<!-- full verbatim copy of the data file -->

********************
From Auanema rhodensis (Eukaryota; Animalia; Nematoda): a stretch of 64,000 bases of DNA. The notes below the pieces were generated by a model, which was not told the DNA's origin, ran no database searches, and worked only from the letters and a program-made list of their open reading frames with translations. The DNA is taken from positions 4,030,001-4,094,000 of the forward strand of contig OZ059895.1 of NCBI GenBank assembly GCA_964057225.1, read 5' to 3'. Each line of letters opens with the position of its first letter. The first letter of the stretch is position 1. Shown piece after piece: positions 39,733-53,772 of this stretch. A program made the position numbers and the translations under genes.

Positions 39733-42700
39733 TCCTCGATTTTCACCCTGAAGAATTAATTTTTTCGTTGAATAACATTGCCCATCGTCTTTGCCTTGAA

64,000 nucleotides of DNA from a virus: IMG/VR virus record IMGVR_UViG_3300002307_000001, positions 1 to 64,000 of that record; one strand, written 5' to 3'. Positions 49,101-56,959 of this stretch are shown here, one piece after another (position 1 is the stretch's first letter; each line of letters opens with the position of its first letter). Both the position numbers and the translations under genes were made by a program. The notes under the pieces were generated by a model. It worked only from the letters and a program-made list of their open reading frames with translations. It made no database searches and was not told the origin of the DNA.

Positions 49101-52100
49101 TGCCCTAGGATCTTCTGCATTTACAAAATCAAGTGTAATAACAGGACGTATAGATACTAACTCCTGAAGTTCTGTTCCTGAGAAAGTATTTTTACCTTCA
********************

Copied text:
From Auanema rhodensis (Eukaryota; Animalia; Nematoda): a stretch of 64,000 bases of DNA. The notes below the pieces were generated by a model, which was not told the DNA's origin, ran no database searches, and worked only from the letters and a program-made list of their open reading frames with translations. The DNA is taken from positions 4,030,001-4,094,000 of the forward strand of contig OZ059895.1 of NCBI GenBank assembly GCA_964057225.1, read 5' to 3'. Each line of letters opens with the position of its first letter. The first letter of the stretch is position 1. Shown piece after piece: positions 39,733-53,772 of this stretch. A program made the position numbers and the translations under genes.

Positions 39733-42700
39733 TCCTCGATTTTCACCCTGAAGAATTAATTTTTTCGTTGAATAACATTGCCCATCGTCTTTGCCTTGAA

64,000 nucleotides of DNA from a virus: IMG/VR virus record IMGVR_UViG_3300002307_000001, positions 1 to 64,000 of that record; one strand, written 5' to 3'. Positions 49,101-56,959 of this stretch are shown here, one piece after another (position 1 is the stretch's first letter; each line of letters opens with the position of its first letter). Both the position numbers and the translations under genes were made by a program. The notes under the pieces were generated by a model. It worked only from the letters and a program-made list of their open reading frames with translations. It made no database searches and was not told the origin of the DNA.

Positions 49101-52100
49101 TGCCCTAGGATCTTCTGCATTTACAAAATCAAGTGTAATAACAGGACGTATAGATACTAACTCCTGAAGTTCTGTTCCTGAGAAAGTATTTTTACCTTCA